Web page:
Chapter 2 - Berck _ Helfand

Chapter 2 - Berck _ Helfand - Environmental Economics by...

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Unformatted text preview: Environmental Economics by Peter Berck and Gloria E. Helfand Draft August 16, 2006 Copyright 2006 by Peter Berck and Gloria E. Helfand Contents: Chapter 2 The Market Outcome Chapter 3 Markets and Market Failure Chapter 4 Consumer Behavior and Demand Chapter 5 Willingness to Pay, Consumers Surplus and Other Measures of Value Chapter 6 Revealed Preference Methods Chapter 7 Stated Preference Chapter 8 Input Choice and Cost Chapter 9 Marginal Cost and Supply Chapter 10 Long Run Supply with Standards and Taxes Chapter 2. The Market Outcome. OBJECTIVES: Supply and demand are the simplest and yet most powerful concepts in economics. They help us to understand why some goods are more abundant than others, why some goods are more expensive than others, why we sometimes cant get what we want, and why sometimes we get too much of some things. In this chapter we examine the basic principles that determine price and quantity in a market, some of the ways that governments act to change market outcome, and how supply and demand analysis can help understand the effects of those actions. We put supply and demand to use right away to explore the market for energy and the effect of one agricultural policy on land use. Markets both operating freely and in the presence of government regulation determine the huge range of goods and services we use on a daily basis. As we explore, we will discover: That prices and quantities in a free market are set through the interactions of buyers and sellers. How producers decide how much to produce. How consumers decide how much to consume. When a market is in equilibrium. How government intervention can change a market, which in turn affects the environment. An Energy Crisis As a result of the deregulation of California's energy market two years ago, public utilities, like Southern California Edison and Pacific Gas and Electric, were instructed to buy and sell power through the exchange, in part, to block sweetheart deals with power generators. But in recent weeks, the California Independent System Operator, the nonprofit group that manages the state's power grid, has been forced to scramble daily for as much as one- third of the electricity the utility companies need to keep lights on in the state. Electricity prices for peak hours have soared to $1,400 per megawatt per hour, a more than 20-fold increase from last year. The Independent System Operator has been spending an additional $50 million to $100 million a day for electricity, costs that are passed onto utility companies and ultimately consumers. Government Acts to Calm California's Energy Market Laura M. Holson. New York Times (Late Edition (east Coast)). New York, N.Y.:Dec 16, 2000. p. A.14 Electric utilities used to be heavily regulated by the government. In recent years, though, there has been a trend both in the United States and in Europe to allow the market to determine the price that consumers pay for electricity, rather than have the government determine the price....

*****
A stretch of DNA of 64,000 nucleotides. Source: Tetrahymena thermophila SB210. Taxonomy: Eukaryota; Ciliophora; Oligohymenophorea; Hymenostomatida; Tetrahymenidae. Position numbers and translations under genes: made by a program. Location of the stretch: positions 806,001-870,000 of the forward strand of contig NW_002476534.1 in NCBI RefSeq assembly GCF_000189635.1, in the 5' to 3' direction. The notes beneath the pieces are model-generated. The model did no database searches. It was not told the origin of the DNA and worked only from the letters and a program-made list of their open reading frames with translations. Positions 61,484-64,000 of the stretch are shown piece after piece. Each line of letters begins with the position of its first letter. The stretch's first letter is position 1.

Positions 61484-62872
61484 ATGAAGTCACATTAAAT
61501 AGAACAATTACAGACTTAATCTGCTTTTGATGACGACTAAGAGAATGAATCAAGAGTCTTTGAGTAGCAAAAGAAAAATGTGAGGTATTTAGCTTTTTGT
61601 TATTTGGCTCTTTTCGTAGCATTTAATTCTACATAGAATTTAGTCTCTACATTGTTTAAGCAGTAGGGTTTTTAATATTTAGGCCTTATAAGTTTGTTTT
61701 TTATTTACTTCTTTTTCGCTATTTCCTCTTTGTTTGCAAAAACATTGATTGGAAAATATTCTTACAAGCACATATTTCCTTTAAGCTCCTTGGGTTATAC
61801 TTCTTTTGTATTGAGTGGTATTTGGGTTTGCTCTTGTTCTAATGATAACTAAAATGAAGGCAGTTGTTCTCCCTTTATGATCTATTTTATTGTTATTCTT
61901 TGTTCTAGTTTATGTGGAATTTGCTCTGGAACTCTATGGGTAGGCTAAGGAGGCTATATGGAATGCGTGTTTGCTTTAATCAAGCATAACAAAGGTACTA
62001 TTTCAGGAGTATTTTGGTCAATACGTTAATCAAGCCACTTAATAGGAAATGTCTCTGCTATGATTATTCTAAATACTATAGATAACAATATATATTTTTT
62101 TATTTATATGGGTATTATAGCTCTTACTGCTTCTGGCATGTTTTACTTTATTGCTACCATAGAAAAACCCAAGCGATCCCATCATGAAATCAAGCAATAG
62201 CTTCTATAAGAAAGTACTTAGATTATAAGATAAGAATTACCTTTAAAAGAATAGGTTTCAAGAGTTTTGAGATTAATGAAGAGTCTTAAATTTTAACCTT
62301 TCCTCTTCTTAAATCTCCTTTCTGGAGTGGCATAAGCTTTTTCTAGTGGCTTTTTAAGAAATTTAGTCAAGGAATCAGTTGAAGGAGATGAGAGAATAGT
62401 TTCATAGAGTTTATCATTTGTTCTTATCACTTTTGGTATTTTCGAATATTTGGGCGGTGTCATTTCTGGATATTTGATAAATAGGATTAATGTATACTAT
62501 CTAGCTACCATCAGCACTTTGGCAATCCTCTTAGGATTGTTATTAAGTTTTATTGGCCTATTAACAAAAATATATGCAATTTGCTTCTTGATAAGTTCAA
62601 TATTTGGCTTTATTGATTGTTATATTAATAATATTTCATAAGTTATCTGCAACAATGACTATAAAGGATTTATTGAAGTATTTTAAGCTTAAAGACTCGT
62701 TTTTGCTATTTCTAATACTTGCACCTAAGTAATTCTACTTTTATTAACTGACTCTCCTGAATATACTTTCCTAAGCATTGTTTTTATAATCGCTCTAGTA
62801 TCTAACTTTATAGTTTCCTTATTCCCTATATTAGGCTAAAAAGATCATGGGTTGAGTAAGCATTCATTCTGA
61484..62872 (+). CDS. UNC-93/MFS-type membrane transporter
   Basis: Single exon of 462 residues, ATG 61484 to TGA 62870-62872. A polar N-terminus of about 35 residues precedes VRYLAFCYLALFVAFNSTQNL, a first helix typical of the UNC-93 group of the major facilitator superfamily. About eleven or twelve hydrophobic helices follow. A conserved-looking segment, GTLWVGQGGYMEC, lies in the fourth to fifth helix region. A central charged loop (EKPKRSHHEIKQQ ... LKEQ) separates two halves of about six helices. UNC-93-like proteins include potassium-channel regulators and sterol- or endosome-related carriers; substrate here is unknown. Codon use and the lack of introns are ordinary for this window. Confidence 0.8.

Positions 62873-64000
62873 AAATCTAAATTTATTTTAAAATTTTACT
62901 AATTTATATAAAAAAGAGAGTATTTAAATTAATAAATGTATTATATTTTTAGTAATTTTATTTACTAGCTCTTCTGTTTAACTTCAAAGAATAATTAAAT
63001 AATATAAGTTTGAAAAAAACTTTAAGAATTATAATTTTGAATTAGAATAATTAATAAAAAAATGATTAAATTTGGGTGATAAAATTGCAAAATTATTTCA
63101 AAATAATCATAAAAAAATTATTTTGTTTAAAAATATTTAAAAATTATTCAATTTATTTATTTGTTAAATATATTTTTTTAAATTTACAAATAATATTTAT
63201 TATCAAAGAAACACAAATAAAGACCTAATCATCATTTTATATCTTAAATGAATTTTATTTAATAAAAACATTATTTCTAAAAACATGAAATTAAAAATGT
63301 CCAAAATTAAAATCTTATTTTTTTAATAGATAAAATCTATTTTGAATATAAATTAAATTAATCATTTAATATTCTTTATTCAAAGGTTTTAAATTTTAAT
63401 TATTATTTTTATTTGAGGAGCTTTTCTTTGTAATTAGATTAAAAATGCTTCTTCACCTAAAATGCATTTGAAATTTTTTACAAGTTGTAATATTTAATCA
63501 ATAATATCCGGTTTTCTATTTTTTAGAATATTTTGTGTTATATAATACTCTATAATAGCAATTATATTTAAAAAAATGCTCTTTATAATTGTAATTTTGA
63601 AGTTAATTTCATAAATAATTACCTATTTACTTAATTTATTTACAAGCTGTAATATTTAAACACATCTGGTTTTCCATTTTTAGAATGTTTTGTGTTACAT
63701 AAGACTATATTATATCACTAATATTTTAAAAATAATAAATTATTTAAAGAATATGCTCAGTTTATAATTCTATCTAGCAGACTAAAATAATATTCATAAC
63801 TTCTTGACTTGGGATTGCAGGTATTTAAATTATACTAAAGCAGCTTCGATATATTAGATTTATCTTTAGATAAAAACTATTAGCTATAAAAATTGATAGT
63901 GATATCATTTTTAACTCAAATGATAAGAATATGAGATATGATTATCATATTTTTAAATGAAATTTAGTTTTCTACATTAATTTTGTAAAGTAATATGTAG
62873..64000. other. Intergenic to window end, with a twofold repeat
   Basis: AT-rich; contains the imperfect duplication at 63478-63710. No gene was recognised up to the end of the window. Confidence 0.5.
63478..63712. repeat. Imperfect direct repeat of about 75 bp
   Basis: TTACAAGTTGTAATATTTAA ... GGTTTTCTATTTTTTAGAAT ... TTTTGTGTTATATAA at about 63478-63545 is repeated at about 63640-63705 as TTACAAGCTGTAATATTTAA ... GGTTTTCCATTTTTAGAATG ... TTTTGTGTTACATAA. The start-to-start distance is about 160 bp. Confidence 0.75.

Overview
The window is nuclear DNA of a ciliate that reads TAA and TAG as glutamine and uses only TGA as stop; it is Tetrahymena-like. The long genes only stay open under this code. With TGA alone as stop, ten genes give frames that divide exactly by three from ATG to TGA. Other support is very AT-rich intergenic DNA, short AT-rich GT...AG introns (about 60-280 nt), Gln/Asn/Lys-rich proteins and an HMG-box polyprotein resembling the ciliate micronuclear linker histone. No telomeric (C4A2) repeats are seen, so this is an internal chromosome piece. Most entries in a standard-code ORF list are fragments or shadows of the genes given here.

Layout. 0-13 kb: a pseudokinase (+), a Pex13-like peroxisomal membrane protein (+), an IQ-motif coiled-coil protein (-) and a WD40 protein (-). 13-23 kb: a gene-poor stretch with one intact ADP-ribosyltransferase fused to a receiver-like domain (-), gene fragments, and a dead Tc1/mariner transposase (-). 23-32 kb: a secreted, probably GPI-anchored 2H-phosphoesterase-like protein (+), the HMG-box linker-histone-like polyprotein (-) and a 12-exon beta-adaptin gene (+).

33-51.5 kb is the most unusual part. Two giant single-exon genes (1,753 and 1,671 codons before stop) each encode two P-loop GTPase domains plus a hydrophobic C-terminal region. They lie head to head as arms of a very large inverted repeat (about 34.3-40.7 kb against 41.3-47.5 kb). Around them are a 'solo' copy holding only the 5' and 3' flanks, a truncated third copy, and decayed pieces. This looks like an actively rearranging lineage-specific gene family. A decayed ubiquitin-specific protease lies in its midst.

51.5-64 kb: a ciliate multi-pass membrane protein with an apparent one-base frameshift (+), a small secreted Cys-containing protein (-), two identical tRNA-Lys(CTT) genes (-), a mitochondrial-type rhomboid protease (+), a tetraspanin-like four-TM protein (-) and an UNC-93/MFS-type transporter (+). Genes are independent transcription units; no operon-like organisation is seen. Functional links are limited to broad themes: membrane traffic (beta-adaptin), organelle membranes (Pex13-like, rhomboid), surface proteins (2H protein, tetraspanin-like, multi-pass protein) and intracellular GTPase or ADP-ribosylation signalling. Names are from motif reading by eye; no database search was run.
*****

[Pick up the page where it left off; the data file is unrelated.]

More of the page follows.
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Chapter 2 - Berck _ Helfand - Environmental Economics by...

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